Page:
I was repairing a door in my basement recently, and needed a rare type of nut and bolt combination. I went to a local family-owned hardware store, and tracked down an employee in one of the aisles.
I explained what I was looking for, and he spent the next 15 minutes with me, looking through several fastener drawers until we found the magic bolt. That only solved half the problem; we still needed a nut that would properly match up with the hinges. Another 10 minutes later, the problem was solved.
Total sale? $3.27 for approximately 25 minutes work.
The employee that solved my problem happened to be the owner of the store. At any point, it would have been perfectly reasonable for him to cut his losses on the time invested, and recommend that I go to a big-box store with a larger collection of fasteners, but he never did. He made it his mission to solve my problem. He had an "Owner's Attitude" toward customer service.
I was a customer that made a conscious decision to call on his business to solve my problem. To him, as the business owner, this was personal. People like me are the reason he started the business, and he inherently understands the value of taking care of the customer. Caring for customers is the lifeblood of his business; it's the lifeblood of his livelihood. He has to provide excellent service; he has no choice.
But what about those hourly employees that have no stake in the ownership? How do you give them the same sense of purpose? How do you get them to make it their mission to take ownership of, and solve the problem of each customer they encounter?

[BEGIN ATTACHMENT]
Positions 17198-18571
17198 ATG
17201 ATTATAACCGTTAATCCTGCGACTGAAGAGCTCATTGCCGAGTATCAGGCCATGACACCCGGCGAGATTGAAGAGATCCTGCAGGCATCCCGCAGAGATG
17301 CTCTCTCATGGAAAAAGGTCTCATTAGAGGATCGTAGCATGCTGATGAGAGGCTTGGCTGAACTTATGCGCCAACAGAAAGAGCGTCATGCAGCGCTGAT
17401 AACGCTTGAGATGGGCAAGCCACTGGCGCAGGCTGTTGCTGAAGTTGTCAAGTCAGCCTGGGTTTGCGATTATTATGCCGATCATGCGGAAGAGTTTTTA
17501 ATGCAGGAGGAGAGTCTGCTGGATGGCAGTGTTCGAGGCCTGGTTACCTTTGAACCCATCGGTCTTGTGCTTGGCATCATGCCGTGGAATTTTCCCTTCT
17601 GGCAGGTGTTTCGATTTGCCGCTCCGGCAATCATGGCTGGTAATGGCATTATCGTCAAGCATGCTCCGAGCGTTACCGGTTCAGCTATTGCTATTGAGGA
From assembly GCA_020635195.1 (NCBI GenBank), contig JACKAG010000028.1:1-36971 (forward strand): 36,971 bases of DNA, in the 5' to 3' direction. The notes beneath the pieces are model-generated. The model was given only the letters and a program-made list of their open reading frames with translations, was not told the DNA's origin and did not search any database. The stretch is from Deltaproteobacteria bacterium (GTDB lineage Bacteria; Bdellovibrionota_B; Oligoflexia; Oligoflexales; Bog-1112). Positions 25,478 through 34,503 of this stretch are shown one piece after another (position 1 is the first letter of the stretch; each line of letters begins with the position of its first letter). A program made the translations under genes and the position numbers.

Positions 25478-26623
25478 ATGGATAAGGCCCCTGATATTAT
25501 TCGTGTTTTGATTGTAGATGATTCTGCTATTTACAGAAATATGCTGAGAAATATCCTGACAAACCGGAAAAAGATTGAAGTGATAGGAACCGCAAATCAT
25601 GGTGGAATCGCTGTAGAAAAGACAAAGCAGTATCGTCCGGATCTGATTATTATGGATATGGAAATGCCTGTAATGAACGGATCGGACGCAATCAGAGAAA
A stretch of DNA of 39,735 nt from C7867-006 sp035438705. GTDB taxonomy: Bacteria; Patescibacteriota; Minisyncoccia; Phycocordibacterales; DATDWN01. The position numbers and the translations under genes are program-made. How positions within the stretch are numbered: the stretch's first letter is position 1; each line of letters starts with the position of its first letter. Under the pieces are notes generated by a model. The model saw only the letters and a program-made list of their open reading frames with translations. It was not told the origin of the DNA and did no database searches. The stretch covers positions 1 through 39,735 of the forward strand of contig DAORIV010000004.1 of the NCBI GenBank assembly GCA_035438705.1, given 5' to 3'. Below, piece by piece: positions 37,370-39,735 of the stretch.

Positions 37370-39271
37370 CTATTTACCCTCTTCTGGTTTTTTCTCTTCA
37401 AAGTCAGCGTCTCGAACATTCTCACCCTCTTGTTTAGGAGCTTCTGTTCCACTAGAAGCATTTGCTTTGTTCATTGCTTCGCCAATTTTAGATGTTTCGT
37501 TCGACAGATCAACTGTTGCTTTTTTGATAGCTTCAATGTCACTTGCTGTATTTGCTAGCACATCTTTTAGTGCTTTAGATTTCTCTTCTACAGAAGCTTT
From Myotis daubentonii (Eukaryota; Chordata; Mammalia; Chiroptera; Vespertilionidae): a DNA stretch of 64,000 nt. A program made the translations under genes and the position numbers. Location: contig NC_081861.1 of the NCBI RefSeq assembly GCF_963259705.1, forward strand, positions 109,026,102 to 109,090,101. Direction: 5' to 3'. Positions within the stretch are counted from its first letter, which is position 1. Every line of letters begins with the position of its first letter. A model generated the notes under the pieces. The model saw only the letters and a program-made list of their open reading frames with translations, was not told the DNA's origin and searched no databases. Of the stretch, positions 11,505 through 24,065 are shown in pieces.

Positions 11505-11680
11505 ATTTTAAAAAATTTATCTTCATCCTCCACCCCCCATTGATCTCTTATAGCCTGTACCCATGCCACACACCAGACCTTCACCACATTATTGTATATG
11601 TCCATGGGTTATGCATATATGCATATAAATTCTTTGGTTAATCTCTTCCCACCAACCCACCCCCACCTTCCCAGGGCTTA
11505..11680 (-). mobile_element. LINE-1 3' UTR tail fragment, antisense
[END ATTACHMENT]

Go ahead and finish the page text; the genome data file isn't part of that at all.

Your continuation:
They may not own the business, but they absolutely must own the experience of each customer they encounter. That's what each employee needs to understand, internalize and act out with each and every customer they encounter. Because it's the sum total of those experiences that comprise the company brand and reputation.
Empower each employee to take on an "Owner's Attitude" whenever they engage with a customer. Both the customer and your brand will benefit.
Call me a laggard, but I've never taken an UBER. But that's about to change especially after a near-perfect customer support experience:
I downloaded the UBER app to my iPhone, but I couldn't activate my account because I wasn't receiving the activation code UBER was sending. So, at 11:46am I sent an email describing my problem to email@example.com .
Step #1: The Response Time exceeded my expectations.
Step #2: Sam solved my problem on the first contact.
There was no research; no back-and-forth to further diagnose the issue; Sam went right to the root cause and corrected it immediately, on the first contact. As customers, that's what we want when we contact customer support: "Just solve my problem, please."
Step #3: Sam provided service beyond the solution.
Customer support is often delivered in a silo - the support rep solves the problem, and closes the case with little regard to the next experience the customer is likely to have in their journey with his/her company. Instead, Sam anticipated my next need, and gave me a list of tips to make it easy for me to request my first UBER ride, which would be the next step in my customer journey with UBER.
Strong customer support is an integral part of the overall customer experience, and if it follows these 3 steps, it can make the experience shine: Respond in a timely manner to exceed expectations, deliver the solution as quickly and directly as possible, and serve beyond the solution by giving the customer something of value for their next likely step in their journey with your company.
I still haven't taken my first UBER ride, but when I do, I expect it will be an easy one.